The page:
The Acts of the Apostles:

Guidelines for Ministry


Those who teach children should read study #39 for children.

 

 

Prayer: “Lord, give to us the power of the Holy Spirit that you promised in Acts 1:8, to witness for Jesus.”

 

1.    Prepare Your Heart and Mind with God’s Word.

Luke, who also wrote one of the four Gospels, recorded in the Book of Acts how the church began in Jerusalem and spread through the Roman Empire among Jews and Gentiles, into Asia, Africa and Europe.

 

Read Acts 1. Find in verses 1-8 the source of our power to extend God’s kingdom.

Find in Acts 1:8 four places where believers are to  proclaim Jesus in the power of the Holy Spirit.

1) Jerusalem corresponds to the community where we live. What is your “Jerusalem?”

2) Judea refers to people nearby of the same culture. Where is your ‘Judea?’

3) Samaria means people of a culture similar to your, nearby. Who are your “Samaritans?”

4) The ends of the earth include a neglected, distant people that God wants you to reach.

Find in Acts 1:14 what the apostles were doing while waiting for the Holy Spirit whom Jesus promised.

Read Acts 2. Find things that happened after the Holy Spirit filled the waiting disciples. Did the Holy Spirit fill them simply for an exciting experience or to help them to witness?

·         Find in Acts 2:24-32, the main emphasis of Peter’s powerful message, besides Jesus’ death.

·         Find in Acts 2:37-47, seven activities that the believers put into practice, at once, in obedience to Jesus’ commands.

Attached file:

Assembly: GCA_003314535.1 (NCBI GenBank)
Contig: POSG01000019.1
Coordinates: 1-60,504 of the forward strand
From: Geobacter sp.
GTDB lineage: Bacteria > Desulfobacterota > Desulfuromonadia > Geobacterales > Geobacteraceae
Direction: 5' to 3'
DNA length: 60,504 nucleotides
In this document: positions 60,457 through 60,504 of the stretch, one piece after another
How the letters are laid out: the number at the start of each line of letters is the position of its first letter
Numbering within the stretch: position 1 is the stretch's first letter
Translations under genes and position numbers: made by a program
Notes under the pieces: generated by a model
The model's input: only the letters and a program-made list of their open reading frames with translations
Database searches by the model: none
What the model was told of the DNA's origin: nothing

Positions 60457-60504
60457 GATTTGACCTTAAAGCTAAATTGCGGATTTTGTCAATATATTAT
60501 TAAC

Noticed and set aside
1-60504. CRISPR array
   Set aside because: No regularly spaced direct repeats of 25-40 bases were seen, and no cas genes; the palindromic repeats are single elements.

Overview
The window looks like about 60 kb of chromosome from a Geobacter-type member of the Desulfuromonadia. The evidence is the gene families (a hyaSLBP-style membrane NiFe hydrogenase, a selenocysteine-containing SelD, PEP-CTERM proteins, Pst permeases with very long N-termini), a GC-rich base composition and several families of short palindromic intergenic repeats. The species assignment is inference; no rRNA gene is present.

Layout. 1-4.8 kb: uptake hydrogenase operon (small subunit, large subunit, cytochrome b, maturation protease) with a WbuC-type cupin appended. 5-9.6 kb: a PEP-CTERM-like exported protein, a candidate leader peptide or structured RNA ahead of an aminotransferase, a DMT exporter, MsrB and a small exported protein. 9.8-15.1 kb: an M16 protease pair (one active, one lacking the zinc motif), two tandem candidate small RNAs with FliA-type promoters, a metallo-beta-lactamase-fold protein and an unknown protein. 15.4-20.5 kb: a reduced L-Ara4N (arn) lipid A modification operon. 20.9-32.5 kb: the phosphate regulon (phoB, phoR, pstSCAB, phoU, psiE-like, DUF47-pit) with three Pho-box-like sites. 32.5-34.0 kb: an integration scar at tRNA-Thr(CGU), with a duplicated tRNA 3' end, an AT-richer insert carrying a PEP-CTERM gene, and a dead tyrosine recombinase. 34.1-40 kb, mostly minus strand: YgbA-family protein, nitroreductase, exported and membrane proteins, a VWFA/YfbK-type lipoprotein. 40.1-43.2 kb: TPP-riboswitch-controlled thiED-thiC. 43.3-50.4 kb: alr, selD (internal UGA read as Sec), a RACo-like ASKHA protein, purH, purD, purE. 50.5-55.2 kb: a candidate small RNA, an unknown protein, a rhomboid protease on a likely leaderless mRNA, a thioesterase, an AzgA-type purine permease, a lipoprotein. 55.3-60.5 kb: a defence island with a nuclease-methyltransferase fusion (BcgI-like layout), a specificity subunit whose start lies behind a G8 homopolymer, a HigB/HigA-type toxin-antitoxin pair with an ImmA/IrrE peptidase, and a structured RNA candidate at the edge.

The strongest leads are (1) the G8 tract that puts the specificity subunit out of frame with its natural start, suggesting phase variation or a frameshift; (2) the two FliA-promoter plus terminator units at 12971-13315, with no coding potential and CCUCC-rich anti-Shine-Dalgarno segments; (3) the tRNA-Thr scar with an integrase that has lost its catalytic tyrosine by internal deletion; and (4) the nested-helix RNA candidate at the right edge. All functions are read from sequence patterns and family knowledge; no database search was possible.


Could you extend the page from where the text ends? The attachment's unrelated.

Find in the other chapters of Acts:

Ch. 3: What we can expect God to do when we call on him in Jesus’ name.

Ch. 4: What we can do when hostile authorities threaten us.

Ch. 5: What God did to people who lied to Him.

Ch. 6: What the congregation did to take care of needy people.

Ch. 7: How Stephen reviewed Israel’s history, angering the leaders and what did they to him.

Ch. 8: How Philip began God’s work in Samaria, and why Simon offered money to the apostles.

Ch. 9: How God enabled the Christian’s worst human enemy to repent.

Ch. 10–11: How God convinced believing Jews that Gentiles also received His Holy Spirit.

Ch. 12: What king Herod did to James, and how Peter escaped from Herod.

Ch. 13–14: Who sent Paul to far lands, who went with him, and how they organized believers.

Ch. 15: How God helped Jews to accept Gentile believers that did not keep the old Jewish law.

Ch. 16: How the first church started in Europe, at Philippi, and what Paul promised to his jailer.

Ch. 17: Different ways in which the Jews received Paul’s message.

Ch. 18: How Paul supported himself in Corinth, and what his employers did for Apollos.

Ch. 19–20: Several events in Ephesus, what caused the riot, and what paul warned about ‘wolves.’

Ch. 21–28: Why Paul was jailed in Jerusalem, his trials and what occurred on the way to Rome

 

2.    Plan What Your Flock Will Do Next Week, to Follow the Apostles’ Example

·         Plan for the believers to go witness for Christ to people who do not know Him.

·         Plan to help them do this with prayer and in the power of the Holy Spirit, as the apostles did.

·         Make long-range plans for work in your ‘Judea,’ ‘Samaria’ and ‘Jerusalem.’

 

3.    Plan with Co-workers the Upcoming Worship Time

Choose activities that fit current needs and local customs.

Prepare to Witness. During worship, you will prepare the believers to witness for Jesus with power. Ask them to listen for two things in Acts 1:8 while you or a helper read it: